Yesterday saw the last day for the Rocky Mountain News, which published in Denver for 150 years (149 years, 311 days to be precise). I wasn’t very familar with the paper except for the three years our family lived in Colorado Springs, but I know it as a unique and lively paper that built a solid reputation (multiple Pulitzer Prizes in the last decade) and enjoyed a colorful history, to put it mildly. It’s a paper that people will miss, and we should.
This is the latest casualty in the newspaper revolution, but it won’t be the last. More than 15,000 newspaper jobs were lost around the country in 2008. Denver is now a one-paper town (the Post survives), and other major cities have faced or are facing (San Francisco, Seattle) the same prospect. But the demise of the RMN seems to have struck a deep nerve among those who pay attention to the news business.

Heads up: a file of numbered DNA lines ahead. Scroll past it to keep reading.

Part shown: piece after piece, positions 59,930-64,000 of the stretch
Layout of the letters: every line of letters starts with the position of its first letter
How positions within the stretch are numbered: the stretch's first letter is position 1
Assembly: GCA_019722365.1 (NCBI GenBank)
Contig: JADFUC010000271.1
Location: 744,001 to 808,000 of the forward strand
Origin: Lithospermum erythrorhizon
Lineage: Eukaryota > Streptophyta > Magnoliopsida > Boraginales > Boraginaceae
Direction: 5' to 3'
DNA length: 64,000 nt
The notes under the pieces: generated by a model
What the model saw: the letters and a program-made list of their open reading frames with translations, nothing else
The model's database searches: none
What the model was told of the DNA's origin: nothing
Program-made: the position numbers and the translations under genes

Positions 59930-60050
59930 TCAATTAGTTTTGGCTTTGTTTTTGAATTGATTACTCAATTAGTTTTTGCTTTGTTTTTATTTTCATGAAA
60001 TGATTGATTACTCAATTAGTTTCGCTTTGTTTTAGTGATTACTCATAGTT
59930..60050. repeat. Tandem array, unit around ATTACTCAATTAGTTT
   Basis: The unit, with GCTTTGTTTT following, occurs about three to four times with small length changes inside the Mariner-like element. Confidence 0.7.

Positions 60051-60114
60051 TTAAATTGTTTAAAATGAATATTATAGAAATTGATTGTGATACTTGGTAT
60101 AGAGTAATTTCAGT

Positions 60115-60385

Visit the RMN site to read and view the coverage of its own death. Watch the online video on the front page. It’s a 21-minute primer on the current upheaval in the news business, focused through the story of the RMN’s final months. Slightly self-serving, maybe, but when someone’s going down for the last time, we can cut some slack. Mostly, the video presents an informative and sometimes poignant story.
Coincidentally (or not), Hearst Publishing announced on the same day that it’s developing a digital reader for periodicals — like Amazon’s Kindle device, but for magazines instead of books. Note how this particular digital train is moving from less periodicity to more: books … magazines … next stop: newspapers?